Monday, October 30, 2006

Virgin shame

News from The Guardian this week:

"Virgin has been forced into an embarrassing U-turn after a new viral advertising campaign backfired spectacularly.

"The company had asked readers of, an online community known for bad taste jokes, to create a new advert for the Virgin Money brand. Hundreds of entries were submitted, but last week the company pulled the competition from the internet after concerns over some of the submissions.

"Among the entries were doctored images of Virgin's founder, Richard Branson, in compromising situations. A spokesman for Virgin Money said the company had become concerned that some of the images were "a little bit illegal", and had decided to shut down the competition to prevent further transgressions.

"But members of the site, which has a reputation for anarchic humour, are unrepentant. Rob Manuel, one of the site's founders, refused to comment when contacted. However, he told the site's subscribers that Virgin was warned to expect the worst. "I think the whole thing is funny," he wrote."

Ironically enough, I've met Rob Manuel a few times, as he happens to be the partner of a friend of mine. Haven't heard from him direct, though, on this.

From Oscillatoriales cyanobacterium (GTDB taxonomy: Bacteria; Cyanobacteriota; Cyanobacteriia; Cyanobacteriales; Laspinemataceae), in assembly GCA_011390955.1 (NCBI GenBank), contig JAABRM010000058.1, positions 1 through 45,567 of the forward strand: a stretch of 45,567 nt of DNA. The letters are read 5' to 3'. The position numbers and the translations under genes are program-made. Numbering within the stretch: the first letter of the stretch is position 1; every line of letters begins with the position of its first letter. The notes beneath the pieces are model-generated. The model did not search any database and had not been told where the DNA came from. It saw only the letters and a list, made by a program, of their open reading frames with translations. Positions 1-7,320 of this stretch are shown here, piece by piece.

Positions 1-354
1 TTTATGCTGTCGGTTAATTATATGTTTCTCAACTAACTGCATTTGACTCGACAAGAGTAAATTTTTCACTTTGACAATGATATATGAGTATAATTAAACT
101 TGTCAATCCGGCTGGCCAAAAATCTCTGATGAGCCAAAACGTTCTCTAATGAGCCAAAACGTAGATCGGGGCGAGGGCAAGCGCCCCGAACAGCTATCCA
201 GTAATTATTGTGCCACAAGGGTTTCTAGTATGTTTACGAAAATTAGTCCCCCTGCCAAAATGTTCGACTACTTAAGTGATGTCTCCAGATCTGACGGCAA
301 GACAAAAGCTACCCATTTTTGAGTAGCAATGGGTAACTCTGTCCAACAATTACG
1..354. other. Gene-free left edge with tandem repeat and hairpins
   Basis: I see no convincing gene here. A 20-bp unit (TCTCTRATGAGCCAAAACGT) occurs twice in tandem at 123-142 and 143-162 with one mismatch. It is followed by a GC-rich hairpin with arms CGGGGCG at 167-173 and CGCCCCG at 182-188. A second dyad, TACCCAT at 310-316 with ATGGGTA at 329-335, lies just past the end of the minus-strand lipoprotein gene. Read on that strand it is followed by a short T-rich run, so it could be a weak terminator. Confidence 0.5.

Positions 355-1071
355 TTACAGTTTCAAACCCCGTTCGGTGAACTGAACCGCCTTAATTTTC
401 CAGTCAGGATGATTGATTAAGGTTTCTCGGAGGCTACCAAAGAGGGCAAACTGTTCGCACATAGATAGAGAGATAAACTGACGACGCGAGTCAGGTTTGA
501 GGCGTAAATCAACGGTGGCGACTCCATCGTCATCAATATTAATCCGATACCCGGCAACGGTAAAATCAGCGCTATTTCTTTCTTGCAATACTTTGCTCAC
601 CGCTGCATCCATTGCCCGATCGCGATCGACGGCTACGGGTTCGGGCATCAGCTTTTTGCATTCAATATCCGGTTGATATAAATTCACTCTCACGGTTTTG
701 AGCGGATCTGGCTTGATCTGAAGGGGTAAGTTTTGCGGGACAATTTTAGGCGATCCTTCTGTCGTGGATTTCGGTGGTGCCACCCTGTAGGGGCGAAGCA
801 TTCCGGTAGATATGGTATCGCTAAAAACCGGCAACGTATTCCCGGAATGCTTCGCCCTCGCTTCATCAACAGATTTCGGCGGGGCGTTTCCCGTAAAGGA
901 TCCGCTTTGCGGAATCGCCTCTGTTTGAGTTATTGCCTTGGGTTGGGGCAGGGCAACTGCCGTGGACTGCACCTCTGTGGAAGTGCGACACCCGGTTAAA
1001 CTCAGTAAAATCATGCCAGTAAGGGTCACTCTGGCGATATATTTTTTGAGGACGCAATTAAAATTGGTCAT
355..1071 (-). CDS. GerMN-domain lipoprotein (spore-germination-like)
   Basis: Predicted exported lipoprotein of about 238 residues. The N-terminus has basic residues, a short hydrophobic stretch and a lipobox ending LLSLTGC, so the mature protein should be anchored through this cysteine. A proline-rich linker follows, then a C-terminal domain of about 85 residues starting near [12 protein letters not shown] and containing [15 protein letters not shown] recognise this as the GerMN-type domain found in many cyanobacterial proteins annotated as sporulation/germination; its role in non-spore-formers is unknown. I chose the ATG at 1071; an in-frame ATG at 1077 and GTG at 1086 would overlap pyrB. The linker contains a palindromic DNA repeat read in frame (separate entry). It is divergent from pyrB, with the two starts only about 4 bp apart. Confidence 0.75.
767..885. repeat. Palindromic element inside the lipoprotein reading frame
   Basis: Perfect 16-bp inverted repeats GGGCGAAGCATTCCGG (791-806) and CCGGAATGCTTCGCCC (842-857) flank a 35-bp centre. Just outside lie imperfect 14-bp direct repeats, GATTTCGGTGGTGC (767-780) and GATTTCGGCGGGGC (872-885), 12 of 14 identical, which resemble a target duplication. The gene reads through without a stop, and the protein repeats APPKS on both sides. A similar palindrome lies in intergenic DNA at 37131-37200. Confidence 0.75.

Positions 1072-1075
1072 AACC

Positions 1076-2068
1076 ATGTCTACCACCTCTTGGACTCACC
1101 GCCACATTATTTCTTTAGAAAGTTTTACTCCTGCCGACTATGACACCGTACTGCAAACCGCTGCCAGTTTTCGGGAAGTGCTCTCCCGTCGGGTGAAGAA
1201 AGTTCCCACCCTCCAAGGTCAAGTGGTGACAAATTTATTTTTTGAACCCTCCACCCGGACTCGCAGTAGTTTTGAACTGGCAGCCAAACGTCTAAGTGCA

For those who want the "shiny" version of Branson's background, check out his autobiography, Losing My Virginity. And for anyone who wants the "darker" side, view Tom Bower's exposé, Branson.

Wednesday, October 25, 2006

Record Year for Journalists Killed

I like my 'Heat' magazine as much as the rest of the population (i.e. on the crapper), but few seem to realise that beyond the celebrity-obsessed walls of the UK, there are many journalists paying with their lives to report on human rights and other abuses.

This year, the World Association of Newspapers notes, has been among the most dangerous ever to be a reporter. Seventy five (75) have been killed so far. Last year, 63 were killed in total. Hundreds more remain in prison, or are forced into exile.

Anna Politkovskaya, a famous Russian reporter, was recently found shot dead in a lift in her apartment block. She was one of the best-known Russian journalists here in the West, exposing corruption and a fierce critic of the Kremlin's actions in Chechnya. Sadly, she is merely the latest in a long line to die in the service of Truth.